Steroids can weaken your immune system, making it easier for you to get an infection or worsening an infection you already have. Tell your doctor about any illness or infection you had within the past several weeks.

Tell your doctor if you are pregnant or plan to become pregnant, or breastfeeding or plan to breastfeed.

Do not use budesonide in a child to treat any condition that has not been checked by your doctor.

How should I take budesonide?

Follow all directions on your prescription label and read all medication guides or instruction sheets. Use the medicine exactly as directed.

Take budesonide in the morning with a full glass of water. You may take budesonide with or without food.

Take Tarpeyo in the morning, at least 1 hour before a meal.

You should not stop using budesonide suddenly. Follow your doctor's instructions about tapering your dose.

Do not stop using Tarpeyo without your doctor's advice. Tell your doctor if your medicine seems to stop working.

Do not crush, break, or dissolve a tablet or capsule of Uceris, Tarpeyo, or Ortikos. Swallow it whole.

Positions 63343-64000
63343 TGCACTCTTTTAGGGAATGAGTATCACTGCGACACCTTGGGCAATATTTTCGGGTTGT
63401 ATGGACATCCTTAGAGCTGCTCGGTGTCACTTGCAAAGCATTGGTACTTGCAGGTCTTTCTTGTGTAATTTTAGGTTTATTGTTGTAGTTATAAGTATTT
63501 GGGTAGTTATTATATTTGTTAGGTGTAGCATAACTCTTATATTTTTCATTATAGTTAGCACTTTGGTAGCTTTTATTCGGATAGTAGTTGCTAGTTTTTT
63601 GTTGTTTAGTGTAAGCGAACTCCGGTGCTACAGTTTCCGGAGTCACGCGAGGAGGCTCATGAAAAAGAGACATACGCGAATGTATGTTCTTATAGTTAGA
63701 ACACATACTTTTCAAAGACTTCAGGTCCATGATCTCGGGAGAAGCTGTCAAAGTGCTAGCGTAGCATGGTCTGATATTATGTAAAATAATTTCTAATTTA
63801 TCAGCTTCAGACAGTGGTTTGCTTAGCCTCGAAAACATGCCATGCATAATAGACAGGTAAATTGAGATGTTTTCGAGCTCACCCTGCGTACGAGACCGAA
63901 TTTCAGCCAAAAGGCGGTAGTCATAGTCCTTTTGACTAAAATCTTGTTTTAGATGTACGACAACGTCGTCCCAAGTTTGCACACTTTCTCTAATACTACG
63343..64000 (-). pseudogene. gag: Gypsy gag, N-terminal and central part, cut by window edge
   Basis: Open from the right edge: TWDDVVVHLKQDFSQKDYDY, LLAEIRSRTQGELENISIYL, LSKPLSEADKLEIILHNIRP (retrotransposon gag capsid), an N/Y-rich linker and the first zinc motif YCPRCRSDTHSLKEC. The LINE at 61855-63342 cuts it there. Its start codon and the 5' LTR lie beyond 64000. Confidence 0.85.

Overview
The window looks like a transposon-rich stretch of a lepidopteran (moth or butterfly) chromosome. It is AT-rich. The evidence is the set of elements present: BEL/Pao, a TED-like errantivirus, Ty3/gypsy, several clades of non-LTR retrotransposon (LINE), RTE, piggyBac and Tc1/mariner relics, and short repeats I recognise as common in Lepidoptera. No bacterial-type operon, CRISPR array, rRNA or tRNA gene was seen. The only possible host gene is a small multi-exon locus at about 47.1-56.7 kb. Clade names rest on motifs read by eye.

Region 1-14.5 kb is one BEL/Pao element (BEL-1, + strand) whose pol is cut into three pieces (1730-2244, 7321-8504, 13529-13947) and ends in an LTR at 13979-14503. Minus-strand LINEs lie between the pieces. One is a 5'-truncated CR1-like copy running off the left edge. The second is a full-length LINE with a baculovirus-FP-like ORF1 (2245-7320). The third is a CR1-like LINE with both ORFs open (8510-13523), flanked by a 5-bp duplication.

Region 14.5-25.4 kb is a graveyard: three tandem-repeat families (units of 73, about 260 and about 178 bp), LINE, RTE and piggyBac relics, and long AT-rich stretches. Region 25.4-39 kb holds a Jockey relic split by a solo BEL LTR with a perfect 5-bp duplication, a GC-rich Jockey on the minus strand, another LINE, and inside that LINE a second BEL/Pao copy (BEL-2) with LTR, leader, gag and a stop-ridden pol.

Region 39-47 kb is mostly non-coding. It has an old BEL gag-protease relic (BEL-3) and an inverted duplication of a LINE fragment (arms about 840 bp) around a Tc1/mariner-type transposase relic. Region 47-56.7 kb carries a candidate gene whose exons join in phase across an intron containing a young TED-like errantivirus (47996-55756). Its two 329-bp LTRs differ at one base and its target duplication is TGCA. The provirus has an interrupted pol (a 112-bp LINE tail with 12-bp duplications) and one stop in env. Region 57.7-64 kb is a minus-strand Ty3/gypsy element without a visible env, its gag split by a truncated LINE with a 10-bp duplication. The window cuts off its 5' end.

If you cannot swallow an Entocort capsule whole, open it and mix the medicine with applesauce. Swallow the mixture right away without chewing, then drink a full glass of water.

Your dosage needs may change if you have surgery, are ill, or are under stress. Do not change your doses or medication schedule without advice from your doctor.

If you take this medicine long-term, you may need frequent medical tests.

Call your doctor if your symptoms do not improve, or if they get worse.

Store tightly closed at room temperature, away from moisture and heat.

What happens if I miss a dose?

Take the medicine as soon as you can, but skip the missed dose if it is almost time for your next dose. Do not take two doses at one time.

What happens if I overdose?

Seek emergency medical attention or call the Poison Help line at 1-800-222-1222.

High doses or long-term use of steroid medicine can lead to thinning skin, easy bruising, changes in body fat (especially in your face, neck, back, and waist), increased acne or facial hair, menstrual problems, impotence, or loss of interest in sex.

What should I avoid while taking budesonide?

Grapefruit may interact with budesonide and cause side effects. Avoid consuming grapefruit products.